You may need home modifications if you:

  • have safety concerns or difficulty moving around your home
  • have trouble with personal care, like using your shower
  • can’t use the rooms you need to use in your home
  • have difficulty achieving your goals in your home because of your disability
  • need changes to your home so your carers can support you safely.

Click here to find more information about home modifications.

Assistive technology

Assistive technology is the equipment you may need to help you with everyday tasks. Perhaps you want to buy an iPad to help you to communicate better, or modified cutlery for a child who’s learning to cut up their own food? Maybe you need a new wheelchair, a handrail or a washing line to assist you to live more independently?

Whatever assistive technology you have in mind, you may be wondering if the NDIS will fund it, and where to turn to next. Click here for more information.

Talk to your support coordinator or LAC about exploring your home and living options

If you want to explore home and living options, the NDIA will start by getting some information from you. You might be asked to complete the ‘Supporting evidence form – home and living’, or to request a change to your plan. You can find out more about that on the home and living supporting evidence form page.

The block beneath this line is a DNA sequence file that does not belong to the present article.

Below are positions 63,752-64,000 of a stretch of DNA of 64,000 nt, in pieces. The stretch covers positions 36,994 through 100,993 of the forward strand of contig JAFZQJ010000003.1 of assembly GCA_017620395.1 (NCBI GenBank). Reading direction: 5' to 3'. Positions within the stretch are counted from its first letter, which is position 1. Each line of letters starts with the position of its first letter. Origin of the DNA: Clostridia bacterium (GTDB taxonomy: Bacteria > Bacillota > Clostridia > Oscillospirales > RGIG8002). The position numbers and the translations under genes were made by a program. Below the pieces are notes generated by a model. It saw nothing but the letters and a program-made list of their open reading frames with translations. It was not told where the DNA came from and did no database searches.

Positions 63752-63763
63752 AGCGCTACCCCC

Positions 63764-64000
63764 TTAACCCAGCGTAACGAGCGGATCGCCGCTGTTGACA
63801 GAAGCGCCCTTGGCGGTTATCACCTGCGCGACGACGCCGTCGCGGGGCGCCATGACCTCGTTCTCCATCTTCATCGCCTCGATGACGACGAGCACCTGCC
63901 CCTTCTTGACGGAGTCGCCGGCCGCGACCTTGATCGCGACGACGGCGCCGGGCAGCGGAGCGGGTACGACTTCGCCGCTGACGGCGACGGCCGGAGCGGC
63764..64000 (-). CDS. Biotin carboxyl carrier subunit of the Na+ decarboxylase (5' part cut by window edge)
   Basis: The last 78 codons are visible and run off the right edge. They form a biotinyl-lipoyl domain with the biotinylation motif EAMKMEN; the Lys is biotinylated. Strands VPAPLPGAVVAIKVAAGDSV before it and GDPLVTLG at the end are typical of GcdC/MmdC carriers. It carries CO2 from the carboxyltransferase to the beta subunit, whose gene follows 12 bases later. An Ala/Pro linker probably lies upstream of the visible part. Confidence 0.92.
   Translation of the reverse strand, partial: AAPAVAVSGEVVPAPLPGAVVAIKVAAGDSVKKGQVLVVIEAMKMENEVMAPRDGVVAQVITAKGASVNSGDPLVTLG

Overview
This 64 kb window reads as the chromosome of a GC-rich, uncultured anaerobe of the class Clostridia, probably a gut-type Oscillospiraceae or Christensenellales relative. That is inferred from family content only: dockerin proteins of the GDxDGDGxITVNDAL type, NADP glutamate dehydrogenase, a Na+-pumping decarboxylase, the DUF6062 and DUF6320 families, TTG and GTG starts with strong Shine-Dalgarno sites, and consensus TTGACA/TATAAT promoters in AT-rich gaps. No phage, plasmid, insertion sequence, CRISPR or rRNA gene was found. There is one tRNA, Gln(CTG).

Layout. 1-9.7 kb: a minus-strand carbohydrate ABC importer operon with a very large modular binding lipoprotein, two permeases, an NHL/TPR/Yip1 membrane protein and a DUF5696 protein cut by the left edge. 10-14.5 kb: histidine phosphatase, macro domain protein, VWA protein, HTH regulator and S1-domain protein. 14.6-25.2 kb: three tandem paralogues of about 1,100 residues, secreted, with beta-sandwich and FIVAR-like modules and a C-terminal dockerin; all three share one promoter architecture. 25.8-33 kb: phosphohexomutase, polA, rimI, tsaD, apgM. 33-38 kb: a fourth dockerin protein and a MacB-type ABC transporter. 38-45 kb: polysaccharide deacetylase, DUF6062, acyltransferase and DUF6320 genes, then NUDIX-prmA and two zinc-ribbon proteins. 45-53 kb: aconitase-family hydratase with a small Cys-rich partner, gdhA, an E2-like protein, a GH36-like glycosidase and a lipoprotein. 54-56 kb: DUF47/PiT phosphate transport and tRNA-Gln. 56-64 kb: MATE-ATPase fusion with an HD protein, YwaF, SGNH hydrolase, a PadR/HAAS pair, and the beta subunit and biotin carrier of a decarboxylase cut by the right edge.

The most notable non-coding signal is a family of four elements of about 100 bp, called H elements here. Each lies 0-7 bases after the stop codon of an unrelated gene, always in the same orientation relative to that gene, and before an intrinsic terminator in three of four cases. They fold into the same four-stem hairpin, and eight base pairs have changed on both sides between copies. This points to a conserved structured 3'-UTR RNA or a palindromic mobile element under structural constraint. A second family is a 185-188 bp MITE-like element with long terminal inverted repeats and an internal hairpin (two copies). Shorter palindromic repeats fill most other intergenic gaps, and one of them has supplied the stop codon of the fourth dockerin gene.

Based on the information you provide, the NDIA will consider your request and, if it meets the NDIS funding criteria, the Agency will determine how much support you need to explore and design your home and living support package. The NDIA will communicate with you through the plan reassessment process before it’s approved and added to your plan.

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My Plan Manager acknowledges the objectives of the United Nations Convention on the Rights of Persons with Disabilities.

My Plan Manager acknowledges the Traditional Owners of Country throughout Australia, and their continuing connection to land, sea and community. We pay our respects to them and their cultures, and to Elders both past and present.
© My Plan Manager 2020